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L. Barry Hetherington

MIT Professor Emeritus Joan Jonas, who has been chosen as the United States’ representative at the 56th International Art Exhibition of La Biennale di Venezia.

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Joan Jonas, a professor emeritus at MIT and a prominent contemporary artist, has been chosen to represent the United States at the 2015 Venice Biennale, one of the world’s most prestigious contemporary art exhibitions. Venice Biennale (Biennale di Venezia in Italian) takes place in Venice every two years and brings new exciting art to hundreds of thousands visitors. The 56th International Art Exhibition of La Biennale di Venezia (May 9 — November 22, 2015) will be directed by Okwui Enwezor, writer, art critic, curator, and the Director of the Haus der Kunst, Munich.

Jonas was nominated for this role by Paul C. Ha, director of MIT List Visual Arts Center, who will serve as a curator and commissioner for this project. “Joan Jonas has taught at MIT since 1998 and has played an important role at the Art Culture and Technology department, as a teacher and a colleague,” Ha told The Tech. “As a pioneering artist who began her career in New York in the 1960s, her [renown] brought in students of high caliber and potential. With her support, mentorship, and generosity of spirit, her students are practicing and thriving within the contemporary art world.”

The recipient of numerous awards, fellowships, and grants, Jonas developed her work from art history studies, which later evolved to performance and film in the 1960s as a result of her involvement with New York’s avant-garde scene. Since then, her art has expanded to various media, and today it encompasses video, performance, installation, sound, text, and drawing.

For the five galleries of the U.S. Pavilion at Venice Biennale, Jonas will create interrelated, multimedia site-responsive installations that focus on, as she described it in a press release from Arts at MIT, “landscape and natural phenomena” and “the ocean as a poetic, totemic, and natural entity, as a life source and home to a universe of beings.” The U.S. Pavilion at Venice Biennale, a building in neo-classical style, opened on May 4, 1930 and has been owned by the Solomon R. Guggenheim Foundation and managed by The Peggy Guggenheim Collection in Venice since 1986.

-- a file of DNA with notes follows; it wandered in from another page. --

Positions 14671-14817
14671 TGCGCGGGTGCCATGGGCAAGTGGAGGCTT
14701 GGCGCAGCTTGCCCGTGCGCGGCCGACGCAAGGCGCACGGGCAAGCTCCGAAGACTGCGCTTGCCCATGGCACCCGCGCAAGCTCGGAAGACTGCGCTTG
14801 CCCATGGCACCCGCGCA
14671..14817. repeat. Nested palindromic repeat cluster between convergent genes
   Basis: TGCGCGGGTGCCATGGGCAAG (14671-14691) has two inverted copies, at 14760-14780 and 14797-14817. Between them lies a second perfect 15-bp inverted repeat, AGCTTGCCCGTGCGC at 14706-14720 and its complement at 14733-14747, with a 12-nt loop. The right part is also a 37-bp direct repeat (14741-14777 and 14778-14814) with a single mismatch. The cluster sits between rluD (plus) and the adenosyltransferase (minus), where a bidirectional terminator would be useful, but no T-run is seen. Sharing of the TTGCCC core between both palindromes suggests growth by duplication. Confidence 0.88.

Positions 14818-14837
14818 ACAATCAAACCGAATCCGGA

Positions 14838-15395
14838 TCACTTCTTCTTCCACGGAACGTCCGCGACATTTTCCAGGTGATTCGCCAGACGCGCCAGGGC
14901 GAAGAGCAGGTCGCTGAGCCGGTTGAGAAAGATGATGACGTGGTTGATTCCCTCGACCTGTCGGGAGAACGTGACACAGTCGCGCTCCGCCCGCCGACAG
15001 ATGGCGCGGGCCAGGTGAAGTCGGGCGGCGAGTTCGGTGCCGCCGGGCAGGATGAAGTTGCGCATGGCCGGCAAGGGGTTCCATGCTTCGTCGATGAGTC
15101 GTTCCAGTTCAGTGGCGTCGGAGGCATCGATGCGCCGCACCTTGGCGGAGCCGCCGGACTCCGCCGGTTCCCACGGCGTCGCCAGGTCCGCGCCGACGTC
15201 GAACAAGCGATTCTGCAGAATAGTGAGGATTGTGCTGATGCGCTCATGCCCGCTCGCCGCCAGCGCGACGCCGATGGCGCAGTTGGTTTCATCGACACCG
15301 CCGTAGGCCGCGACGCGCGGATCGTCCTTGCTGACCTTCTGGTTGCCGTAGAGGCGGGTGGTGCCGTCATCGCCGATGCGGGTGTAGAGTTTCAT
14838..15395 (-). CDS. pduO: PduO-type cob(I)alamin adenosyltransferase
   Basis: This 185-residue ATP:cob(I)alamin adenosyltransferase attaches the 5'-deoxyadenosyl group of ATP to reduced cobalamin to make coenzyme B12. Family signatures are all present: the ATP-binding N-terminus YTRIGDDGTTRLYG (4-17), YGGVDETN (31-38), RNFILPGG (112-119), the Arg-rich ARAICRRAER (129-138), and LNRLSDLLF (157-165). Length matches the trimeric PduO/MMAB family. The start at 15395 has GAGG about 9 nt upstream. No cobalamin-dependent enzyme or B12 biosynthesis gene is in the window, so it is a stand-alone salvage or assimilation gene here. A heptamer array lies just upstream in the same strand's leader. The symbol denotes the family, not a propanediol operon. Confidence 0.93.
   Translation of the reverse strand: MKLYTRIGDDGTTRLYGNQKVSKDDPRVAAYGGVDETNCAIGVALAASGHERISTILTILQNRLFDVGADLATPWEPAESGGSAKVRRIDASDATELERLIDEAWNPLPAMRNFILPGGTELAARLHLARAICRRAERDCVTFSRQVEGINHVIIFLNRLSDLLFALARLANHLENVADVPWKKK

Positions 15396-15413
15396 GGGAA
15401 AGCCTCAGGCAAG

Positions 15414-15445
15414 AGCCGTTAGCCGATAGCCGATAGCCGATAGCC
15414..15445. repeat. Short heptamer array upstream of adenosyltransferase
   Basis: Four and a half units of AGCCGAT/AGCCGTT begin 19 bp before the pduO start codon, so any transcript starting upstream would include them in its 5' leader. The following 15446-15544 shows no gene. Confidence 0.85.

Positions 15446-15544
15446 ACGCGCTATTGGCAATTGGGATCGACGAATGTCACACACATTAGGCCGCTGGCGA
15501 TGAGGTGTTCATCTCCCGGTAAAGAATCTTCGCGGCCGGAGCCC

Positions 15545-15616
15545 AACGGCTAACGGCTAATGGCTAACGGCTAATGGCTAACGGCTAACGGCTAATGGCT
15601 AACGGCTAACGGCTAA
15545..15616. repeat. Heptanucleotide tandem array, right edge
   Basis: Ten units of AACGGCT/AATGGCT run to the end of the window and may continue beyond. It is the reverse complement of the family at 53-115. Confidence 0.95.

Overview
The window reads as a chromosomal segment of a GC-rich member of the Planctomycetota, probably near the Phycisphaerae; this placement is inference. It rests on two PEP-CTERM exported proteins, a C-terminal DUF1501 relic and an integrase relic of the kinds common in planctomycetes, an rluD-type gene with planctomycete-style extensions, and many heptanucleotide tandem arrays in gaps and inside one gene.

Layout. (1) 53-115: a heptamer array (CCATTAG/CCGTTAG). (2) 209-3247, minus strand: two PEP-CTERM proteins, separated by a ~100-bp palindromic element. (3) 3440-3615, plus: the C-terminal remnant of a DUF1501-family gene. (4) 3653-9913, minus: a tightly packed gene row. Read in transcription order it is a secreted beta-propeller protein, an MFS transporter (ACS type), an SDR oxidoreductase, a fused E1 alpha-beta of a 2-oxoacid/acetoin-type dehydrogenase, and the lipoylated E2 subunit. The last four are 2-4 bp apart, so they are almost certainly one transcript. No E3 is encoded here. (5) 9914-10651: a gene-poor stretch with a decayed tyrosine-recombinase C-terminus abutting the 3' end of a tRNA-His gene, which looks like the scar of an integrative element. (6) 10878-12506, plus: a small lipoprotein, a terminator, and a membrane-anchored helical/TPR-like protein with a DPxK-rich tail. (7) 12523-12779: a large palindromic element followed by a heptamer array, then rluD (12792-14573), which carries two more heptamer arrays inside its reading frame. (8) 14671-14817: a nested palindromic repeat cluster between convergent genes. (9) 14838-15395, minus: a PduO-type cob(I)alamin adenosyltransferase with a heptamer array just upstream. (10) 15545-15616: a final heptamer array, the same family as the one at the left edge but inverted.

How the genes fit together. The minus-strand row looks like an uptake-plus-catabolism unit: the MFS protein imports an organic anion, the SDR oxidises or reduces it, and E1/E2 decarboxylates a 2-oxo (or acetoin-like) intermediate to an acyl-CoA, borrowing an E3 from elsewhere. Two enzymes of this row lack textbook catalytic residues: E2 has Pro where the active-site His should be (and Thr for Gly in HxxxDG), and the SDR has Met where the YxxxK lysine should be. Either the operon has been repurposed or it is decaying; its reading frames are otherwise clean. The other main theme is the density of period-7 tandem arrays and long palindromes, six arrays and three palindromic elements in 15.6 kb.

This is the third time that the MIT List Visual Arts Center is presenting work at Venice Biennale — previous projects include Fred Wilson: Speak of Me as I Am (2003) and Ann Hamilton: Myein (1999). Nevertheless, this event will be equally important for arts at MIT as it was before — if not even more so.

“When you think about all the biennials that occur throughout the world today: the Cairo, the Berlin, the Gwangju, and the Singapore — to name a few — you can safely say that the Venice started the biennial model,” said Ha. “And one can also easily argue that out of all the biennials, the Venice still remains the most prestigious and most sought-after. This is one of the largest honors an artist can receive to represent their country in this hugely attended event — some five hundred thousand people attend the Biennale. So, having a member of our faculty chosen as the most important American artist, as presented by MIT List Visual Arts Center, brings great awareness to the art world that MIT is a place where leading artists teach, exhibit, and develop their talent.”

Ha added, “This being the third time the List has presented at the Biennale is — we believe — unprecedented for one organization.”

Ha hopes that 2015 Venice Biennale will help spread the word about MIT List Visual Arts Center to the rest of the world. “As the science labs at MIT are considered to be the top labs throughout the world, MIT List Visual Arts Center too is considered to be one of the top contemporary art institutions in the world. For those working in the field, the mentioning of the List brings acknowledgment and prestige,” he added. This exhibition will hopefully also emphasize the wide artistic talents among the students and faculty at MIT, which is mostly known for its focus on science and engineering. “One prime example is [MIT alumna] Jennifer Allora who went on to represent the U.S. at 54th Venice Biennale,” said Ha. “It is fitting that Joan will now be presented in that same pavilion.”